# Can I model a 1D segway as a cart-pole system?

The equations of motion for a cart-pole (inverted pendulum) system are given as

$$(I+ml^2)\ddot{\theta}+mglsin(\theta)+ml\ddot{x}cos(\theta)=0$$

$$(M+m)\ddot{x}+ml\ddot{\theta}cos(\theta)-ml\dot{\theta}^2sin(\theta)=F$$

However, I want to model a two wheeled segway-like robot with motion constrained to only forward and backward actions (effectively restricting motion in 1D). I initially thought that I could model such a constrained segway robot by modeling a cart-pole system with a massless cart (M=0). Is this the right approach to model the dynamics of a 1D segway robot? Or is there a better model for the dynamics of such a robot in 1D?

Let's start by defining some of the quantities in the equations you gave:

• $I$ Inertia of the pendulum about its center of gravity
• $M$ Mass of the cart
• $m$ Mass of the pendulum
• $l$ Distance between pendulum CG and its pivot
• $x$ Displacement of the cart
• $\theta$ Angle between a vertical axis and the pendulum
• $F$ Driving force acting on the cart
• $g$ Acceleration due to gravity

Note that I chose a different sign convention for gravity than in the original question. In my answer, $g$ has a positive value, while in the original question $g$ must be negative.

Now let's compare this system and to a "segway-like" balancing robot. The balancing robot's wheels are analogous to the cart, but in addition to translating, they also rotate. This rotation means that for a given mass $M$, the balancing robot will require more energy to accelerate, since it needs to translate and also rotate. So instead of zero cart mass, we expect an additional term that corresponds to this additional required effort.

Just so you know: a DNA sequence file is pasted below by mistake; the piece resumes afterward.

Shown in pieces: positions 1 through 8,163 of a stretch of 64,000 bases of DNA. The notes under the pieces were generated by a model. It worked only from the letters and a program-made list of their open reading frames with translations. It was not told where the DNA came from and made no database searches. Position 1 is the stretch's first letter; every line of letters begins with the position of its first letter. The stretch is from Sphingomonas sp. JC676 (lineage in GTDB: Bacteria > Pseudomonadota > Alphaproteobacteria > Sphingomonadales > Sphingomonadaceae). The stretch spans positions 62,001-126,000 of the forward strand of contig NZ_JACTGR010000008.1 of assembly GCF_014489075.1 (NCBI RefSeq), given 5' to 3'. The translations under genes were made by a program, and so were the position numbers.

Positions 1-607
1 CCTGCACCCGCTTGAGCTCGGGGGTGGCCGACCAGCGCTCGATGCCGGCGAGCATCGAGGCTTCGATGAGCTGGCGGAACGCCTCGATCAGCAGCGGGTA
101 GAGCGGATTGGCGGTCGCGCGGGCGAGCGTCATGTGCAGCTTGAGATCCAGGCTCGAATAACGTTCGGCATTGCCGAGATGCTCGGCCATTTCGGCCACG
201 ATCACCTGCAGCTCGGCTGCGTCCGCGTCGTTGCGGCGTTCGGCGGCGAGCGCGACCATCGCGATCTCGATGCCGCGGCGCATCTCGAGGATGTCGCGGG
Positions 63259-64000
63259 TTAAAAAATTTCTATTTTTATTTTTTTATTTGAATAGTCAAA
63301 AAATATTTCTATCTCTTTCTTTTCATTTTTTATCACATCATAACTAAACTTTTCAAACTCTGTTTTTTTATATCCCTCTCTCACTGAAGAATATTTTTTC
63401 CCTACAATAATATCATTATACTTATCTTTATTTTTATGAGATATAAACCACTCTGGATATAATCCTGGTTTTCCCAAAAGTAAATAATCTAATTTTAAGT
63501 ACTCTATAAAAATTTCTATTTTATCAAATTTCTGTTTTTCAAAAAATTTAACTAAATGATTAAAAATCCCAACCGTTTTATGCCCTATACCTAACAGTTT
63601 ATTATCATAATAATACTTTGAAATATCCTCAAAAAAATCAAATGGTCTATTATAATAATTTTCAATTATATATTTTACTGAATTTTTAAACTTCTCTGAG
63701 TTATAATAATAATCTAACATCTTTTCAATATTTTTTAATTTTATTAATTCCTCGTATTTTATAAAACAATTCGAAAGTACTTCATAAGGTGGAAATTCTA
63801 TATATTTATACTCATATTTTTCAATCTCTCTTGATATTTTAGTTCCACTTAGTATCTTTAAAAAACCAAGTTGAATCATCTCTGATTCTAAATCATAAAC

Another difference is that instead of a linear force acting on the cart, we have a moment applied to the wheels, and an equal and opposite moment applied to the pendulum.

To derive the equations for the balancing robot, we need an additional two quantities, and we'll use $T\!\left( t \right)$ for the driving torque in place of $F$:

• $r$ Radius of the wheels
• $I_D$ Inertia of the rotating components in the drivetrain

And we end up with $$\left(I + m l^2\right) \ddot{\theta} - m g l \sin \left( \theta \right) + m l \ddot{x} \cos \left( \theta \right) = - T\!\left( t \right)$$ $$\left( \frac{I_D}{r^2} + M + m \right) \ddot{x} + m l \ddot{\theta} \cos \left( \theta \right) - m l \dot{\theta}^2 \sin \left( \theta \right) = \frac{T\!\left( t \right)}{r}$$

## EDIT:

Since the real system isn't as simple as two bodies connected with a revolute joint, here is some guidance on where to "count" the mass and inertia of system components.

If we can assume we've already decided to model the system as two bodies (i.e. wheels/drivetrain and pendulum), then for each component, you need to ask "with which body does this component move?" Let's say there are two wheels which are secured to the pendulum by bearings. Let's also say that the wheels are driven by motors acting through gearboxes and there are couplings connecting the motors and wheels to the gearboxes (we'll call the couplings between the wheels and gearboxes "low-speed" and the couplings between the motors and gearboxes "high-speed").